How to Respond to the Felony Question
Be honest. Be accurate. Be reassuring. Be positive.
If you have been convicted of a felony, you are likely embarrassed by this fact – and worried that people will not want to hire you because of it. You are wise to be concerned, but many employers will give you a second chance – depending on how you present yourself and your conviction. Also, it’s important that you think positively about yourself and your circumstances: You have served your time and have the same right to a job as anyone else.
On the Application
That being said, almost every application will ask whether you have been charged with or convicted of a felony. It might be tempting to lie and say “no,” but this is not a good idea. Most employers will run a background check prior to hiring you, and the only thing worse than having a felony is being caught lying about it. Even a felon-friendly employer is not likely to forgive the deception. Lying during the job application process is grounds for immediate termination.
Given that the best course is usually to respond to the question truthfully, you have a lot of decisions to make about how you respond. This will depend on what is on your rap sheet, what exactly the question asks, and the nature of your criminal record. Let’s look at each of these issues:
Know what is on your rap sheet. It is not uncommon for your rap sheet to contain incorrect information, whether it’s charges that you don’t know about or convictions that aren’t yours. Prospective employers will see your rap sheet! It’s important that you see it first – and clean up any problems. Ask your Free to Learn instructor for help in obtaining and cleaning up your rap sheet before you apply for any jobs. What you tell employers should match your cleaned up, accurate rap sheet.
Read the question carefully! Not all felony questions are the same. For example, some job applications simply ask for felony convictions in the past five years. If your conviction was seven years ago, you can simply say “no,” and move on. Read the question carefully and answer it precisely.
Some convictions are better than others. For many employers, the nature of the conviction matters a great deal. Many employers will forgive a single drug possession conviction, but balk at a string of theft convictions. Also, the farther back in time the conviction occurred, the better. If your conviction was ten years ago, that feels better to an employer than one from last year.
Given all of these issues, then, what should you say? Answer “yes” or “no” depending on the question. Most job applications will then give you an opportunity to explain. If your conviction was relatively minor and doesn’t call into question whether you are an honest person (a drug offense or a drunk driving offense, for example), then you can state what the conviction is, explain that it was a long time ago, state that you have made changes in your life since then that mean you’ll never commit the offense again, and ask the employer to give you a chance:
“Ten years ago, I was convicted of driving while under the influence of alcohol. I served time in prison for this offense. Since my release, I have turned my life around. I would welcome the opportunity to discuss this with you in more detail at an interview. Thank you.”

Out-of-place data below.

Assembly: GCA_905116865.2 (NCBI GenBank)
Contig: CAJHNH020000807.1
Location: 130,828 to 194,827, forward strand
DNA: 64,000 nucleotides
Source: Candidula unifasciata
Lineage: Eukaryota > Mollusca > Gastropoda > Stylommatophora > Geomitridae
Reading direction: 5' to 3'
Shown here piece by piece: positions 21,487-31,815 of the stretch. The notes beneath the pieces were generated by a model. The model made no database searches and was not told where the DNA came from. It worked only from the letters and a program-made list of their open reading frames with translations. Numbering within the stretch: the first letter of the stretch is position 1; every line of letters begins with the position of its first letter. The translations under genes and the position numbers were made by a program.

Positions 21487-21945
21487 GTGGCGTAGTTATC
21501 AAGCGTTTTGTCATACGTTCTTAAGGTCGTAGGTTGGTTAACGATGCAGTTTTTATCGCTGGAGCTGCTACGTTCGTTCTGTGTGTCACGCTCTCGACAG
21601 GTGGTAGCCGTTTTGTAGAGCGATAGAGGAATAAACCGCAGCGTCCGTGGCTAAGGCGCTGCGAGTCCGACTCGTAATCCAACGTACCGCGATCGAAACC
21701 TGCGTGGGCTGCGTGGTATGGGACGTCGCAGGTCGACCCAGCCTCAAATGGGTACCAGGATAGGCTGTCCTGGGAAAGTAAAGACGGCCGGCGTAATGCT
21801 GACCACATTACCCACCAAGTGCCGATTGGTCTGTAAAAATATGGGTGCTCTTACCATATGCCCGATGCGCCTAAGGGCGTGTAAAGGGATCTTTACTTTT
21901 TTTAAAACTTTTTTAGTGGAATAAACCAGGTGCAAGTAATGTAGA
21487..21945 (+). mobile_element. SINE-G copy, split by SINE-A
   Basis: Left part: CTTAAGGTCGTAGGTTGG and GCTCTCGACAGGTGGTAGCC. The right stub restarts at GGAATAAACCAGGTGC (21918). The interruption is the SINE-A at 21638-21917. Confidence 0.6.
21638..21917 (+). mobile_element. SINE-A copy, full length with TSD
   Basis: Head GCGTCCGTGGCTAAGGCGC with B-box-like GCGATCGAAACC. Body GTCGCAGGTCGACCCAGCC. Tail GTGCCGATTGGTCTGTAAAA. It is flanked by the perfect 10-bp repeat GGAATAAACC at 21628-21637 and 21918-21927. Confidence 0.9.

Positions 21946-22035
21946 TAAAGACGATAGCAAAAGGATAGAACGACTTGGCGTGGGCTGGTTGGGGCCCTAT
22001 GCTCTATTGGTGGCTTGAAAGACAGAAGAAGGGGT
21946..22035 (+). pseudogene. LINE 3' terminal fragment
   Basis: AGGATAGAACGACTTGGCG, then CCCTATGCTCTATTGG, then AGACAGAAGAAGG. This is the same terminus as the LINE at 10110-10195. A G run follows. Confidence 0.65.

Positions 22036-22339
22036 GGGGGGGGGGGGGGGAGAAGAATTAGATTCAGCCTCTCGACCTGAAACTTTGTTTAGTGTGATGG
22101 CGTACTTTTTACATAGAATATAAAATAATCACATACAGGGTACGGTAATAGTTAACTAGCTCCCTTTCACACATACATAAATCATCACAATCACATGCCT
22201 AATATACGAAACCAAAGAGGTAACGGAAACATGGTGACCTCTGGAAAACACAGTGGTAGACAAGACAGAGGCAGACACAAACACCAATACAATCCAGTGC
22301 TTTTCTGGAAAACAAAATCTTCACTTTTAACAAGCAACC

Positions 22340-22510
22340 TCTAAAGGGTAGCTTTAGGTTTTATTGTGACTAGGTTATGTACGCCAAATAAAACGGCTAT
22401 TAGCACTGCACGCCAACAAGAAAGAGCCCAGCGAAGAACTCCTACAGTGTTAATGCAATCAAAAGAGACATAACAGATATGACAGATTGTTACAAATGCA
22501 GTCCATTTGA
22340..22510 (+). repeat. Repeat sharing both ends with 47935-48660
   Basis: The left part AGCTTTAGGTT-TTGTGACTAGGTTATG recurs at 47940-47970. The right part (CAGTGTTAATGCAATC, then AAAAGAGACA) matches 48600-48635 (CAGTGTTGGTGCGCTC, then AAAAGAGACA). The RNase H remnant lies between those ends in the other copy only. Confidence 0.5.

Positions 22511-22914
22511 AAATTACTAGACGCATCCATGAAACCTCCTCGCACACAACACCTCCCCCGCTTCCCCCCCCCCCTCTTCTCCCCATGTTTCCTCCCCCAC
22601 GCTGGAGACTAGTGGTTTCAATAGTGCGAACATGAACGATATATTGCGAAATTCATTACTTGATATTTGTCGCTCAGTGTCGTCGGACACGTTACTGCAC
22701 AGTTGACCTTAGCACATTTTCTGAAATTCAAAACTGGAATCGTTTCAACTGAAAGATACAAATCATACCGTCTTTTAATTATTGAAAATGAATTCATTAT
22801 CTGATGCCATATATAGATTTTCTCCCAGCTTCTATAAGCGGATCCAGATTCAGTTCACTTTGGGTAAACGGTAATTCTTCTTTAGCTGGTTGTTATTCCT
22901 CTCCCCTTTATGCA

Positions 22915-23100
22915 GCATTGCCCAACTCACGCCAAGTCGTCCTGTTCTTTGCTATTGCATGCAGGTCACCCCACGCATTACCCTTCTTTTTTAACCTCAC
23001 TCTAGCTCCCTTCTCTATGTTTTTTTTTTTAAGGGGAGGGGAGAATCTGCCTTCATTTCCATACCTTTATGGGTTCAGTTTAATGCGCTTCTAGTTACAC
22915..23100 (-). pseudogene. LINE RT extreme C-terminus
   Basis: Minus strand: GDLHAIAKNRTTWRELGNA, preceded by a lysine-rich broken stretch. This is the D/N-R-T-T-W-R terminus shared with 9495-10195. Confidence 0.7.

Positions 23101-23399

For more recent and more serious offenses, it’s better to be short and sweet:
“I would like the opportunity to explain this situation more fully to you at an interview.”
At the Interview
If you get an interview, congratulations! This is your chance to show the employer who you are and why you would be a good fit for the position. It’s also the time when you will have to give some sort of explanation for your felony conviction.
Take responsibility for your actions. Admit that you made some poor choices. Give the interviewer a brief explanation of your crime. If it was more than five years ago, mention that – the older the crime, the better. Be brief and provide only the necessary information – this is not the time to vent or complain. Do not make excuses or try to justify the crime.
Put a positive spin on your experience. No one wants to get enmeshed in the criminal justice system, but everyone who does learns something from the experience. Tell the employer what your experience taught you – for example, quickly gaining social skills, respecting authority, taking direction, tapping into creativity, setting goals, realizing how emotionally strong you are.
Stress that you’ve turned your life around. Since your conviction, you have probably made changes in your life to make sure you don’t ever go to prison again. Talk about these changes – for example, joining AA, attending support groups, seeking counseling, leaving an abusive husband, finding new law-abiding friends, reconnecting with a supportive family.
Focus on your skills and your abilities. Don’t get sidetracked by the felony question. Address it and move on. You want this job – and you want to convince the employer that you are the right person for it. Talk about what you can do. Talk about who you are.
Tax breaks and bonding. At the same time that you are explaining your felony conviction to the employer, point out to the employer that a federal tax break is available for companies that hire former felons, and there is also a federal bonding program.
“Seven years ago, I was convicted of possessing a controlled substance. I served my time and am now on parole. I took part in an addiction program and am now drug free. Since my conviction, I have earned my GED and have gotten my beauty license. I have reconnected with my family and am living with my parents. They are incredibly loving and supportive. My conviction was a mistake I made, but I have turned my life around. It won’t happen again.”
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